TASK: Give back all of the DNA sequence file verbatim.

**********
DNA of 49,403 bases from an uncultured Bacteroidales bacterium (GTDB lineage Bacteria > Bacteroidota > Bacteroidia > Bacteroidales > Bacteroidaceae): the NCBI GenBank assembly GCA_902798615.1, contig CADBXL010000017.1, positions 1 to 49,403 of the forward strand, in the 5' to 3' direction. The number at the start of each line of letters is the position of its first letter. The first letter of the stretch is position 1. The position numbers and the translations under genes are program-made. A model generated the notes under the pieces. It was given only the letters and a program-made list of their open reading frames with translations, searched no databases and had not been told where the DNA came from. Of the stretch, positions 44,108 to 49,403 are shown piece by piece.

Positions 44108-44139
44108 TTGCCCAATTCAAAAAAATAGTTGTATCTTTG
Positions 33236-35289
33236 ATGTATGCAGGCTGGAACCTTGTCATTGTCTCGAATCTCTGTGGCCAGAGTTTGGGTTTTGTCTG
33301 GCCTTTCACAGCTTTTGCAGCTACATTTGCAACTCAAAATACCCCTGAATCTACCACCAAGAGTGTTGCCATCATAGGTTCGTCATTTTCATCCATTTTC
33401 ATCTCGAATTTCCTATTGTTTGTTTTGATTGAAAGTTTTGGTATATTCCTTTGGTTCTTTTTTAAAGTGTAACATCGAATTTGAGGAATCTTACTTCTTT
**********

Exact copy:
DNA of 49,403 bases from an uncultured Bacteroidales bacterium (GTDB lineage Bacteria > Bacteroidota > Bacteroidia > Bacteroidales > Bacteroidaceae): the NCBI GenBank assembly GCA_902798615.1, contig CADBXL010000017.1, positions 1 to 49,403 of the forward strand, in the 5' to 3' direction. The number at the start of each line of letters is the position of its first letter. The first letter of the stretch is position 1. The position numbers and the translations under genes are program-made. A model generated the notes under the pieces. It was given only the letters and a program-made list of their open reading frames with translations, searched no databases and had not been told where the DNA came from. Of the stretch, positions 44,108 to 49,403 are shown piece by piece.

Positions 44108-44139
44108 TTGCCCAATTCAAAAAAATAGTTGTATCTTTG
Positions 33236-35289
33236 ATGTATGCAGGCTGGAACCTTGTCATTGTCTCGAATCTCTGTGGCCAGAGTTTGGGTTTTGTCTG
33301 GCCTTTCACAGCTTTTGCAGCTACATTTGCAACTCAAAATACCCCTGAATCTACCACCAAGAGTGTTGCCATCATAGGTTCGTCATTTTCATCCATTTTC
33401 ATCTCGAATTTCCTATTGTTTGTTTTGATTGAAAGTTTTGGTATATTCCTTTGGTTCTTTTTTAAAGTGTAACATCGAATTTGAGGAATCTTACTTCTTT